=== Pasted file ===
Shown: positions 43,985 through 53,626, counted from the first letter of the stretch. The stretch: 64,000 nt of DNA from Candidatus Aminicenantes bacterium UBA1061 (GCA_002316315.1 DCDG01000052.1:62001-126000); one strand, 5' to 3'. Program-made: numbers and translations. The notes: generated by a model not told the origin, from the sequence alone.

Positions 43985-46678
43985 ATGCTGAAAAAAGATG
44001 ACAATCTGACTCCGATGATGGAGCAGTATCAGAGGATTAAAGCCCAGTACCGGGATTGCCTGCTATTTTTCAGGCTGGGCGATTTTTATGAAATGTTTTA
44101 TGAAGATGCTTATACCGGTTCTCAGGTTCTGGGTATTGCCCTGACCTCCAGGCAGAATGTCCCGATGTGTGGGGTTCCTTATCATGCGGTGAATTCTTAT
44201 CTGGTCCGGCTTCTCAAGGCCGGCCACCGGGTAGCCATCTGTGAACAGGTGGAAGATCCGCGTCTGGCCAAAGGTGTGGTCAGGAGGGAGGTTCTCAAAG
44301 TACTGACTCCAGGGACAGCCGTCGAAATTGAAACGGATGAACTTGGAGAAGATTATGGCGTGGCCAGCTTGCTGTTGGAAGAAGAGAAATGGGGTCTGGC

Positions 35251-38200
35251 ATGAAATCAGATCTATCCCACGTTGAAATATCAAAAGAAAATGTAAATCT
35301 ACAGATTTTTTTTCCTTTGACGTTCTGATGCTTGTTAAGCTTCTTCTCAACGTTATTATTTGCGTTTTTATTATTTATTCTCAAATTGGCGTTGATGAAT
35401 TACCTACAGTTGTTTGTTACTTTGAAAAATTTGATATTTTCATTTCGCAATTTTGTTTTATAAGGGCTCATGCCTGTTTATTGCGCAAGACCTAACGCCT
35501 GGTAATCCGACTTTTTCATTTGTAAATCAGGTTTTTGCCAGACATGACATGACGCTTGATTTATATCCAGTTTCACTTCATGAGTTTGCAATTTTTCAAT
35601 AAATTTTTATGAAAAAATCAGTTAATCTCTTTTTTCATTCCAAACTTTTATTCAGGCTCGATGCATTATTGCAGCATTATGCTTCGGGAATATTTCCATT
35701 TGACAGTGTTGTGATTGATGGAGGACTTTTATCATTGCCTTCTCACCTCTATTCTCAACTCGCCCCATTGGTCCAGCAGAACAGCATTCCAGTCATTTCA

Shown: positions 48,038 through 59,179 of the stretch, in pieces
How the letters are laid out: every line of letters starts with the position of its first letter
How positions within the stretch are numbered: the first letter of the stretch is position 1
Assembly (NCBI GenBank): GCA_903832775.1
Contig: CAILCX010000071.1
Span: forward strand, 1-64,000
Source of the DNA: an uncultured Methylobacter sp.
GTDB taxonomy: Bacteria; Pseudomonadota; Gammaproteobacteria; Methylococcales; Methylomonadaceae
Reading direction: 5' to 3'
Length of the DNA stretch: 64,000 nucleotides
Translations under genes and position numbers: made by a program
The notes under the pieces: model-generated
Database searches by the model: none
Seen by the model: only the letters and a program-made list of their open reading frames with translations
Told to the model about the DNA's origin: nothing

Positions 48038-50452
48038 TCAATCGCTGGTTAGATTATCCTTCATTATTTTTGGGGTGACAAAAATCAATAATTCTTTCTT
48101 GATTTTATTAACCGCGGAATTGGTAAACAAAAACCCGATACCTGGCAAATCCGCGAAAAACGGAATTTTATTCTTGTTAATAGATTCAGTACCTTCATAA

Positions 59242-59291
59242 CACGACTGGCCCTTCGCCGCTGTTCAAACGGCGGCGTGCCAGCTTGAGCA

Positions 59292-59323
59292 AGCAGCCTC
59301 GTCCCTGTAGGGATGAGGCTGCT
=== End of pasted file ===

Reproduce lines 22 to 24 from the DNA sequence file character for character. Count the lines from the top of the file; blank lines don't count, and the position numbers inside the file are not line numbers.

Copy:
GTDB taxonomy: Bacteria; Pseudomonadota; Gammaproteobacteria; Methylococcales; Methylomonadaceae
Reading direction: 5' to 3'
Length of the DNA stretch: 64,000 nucleotides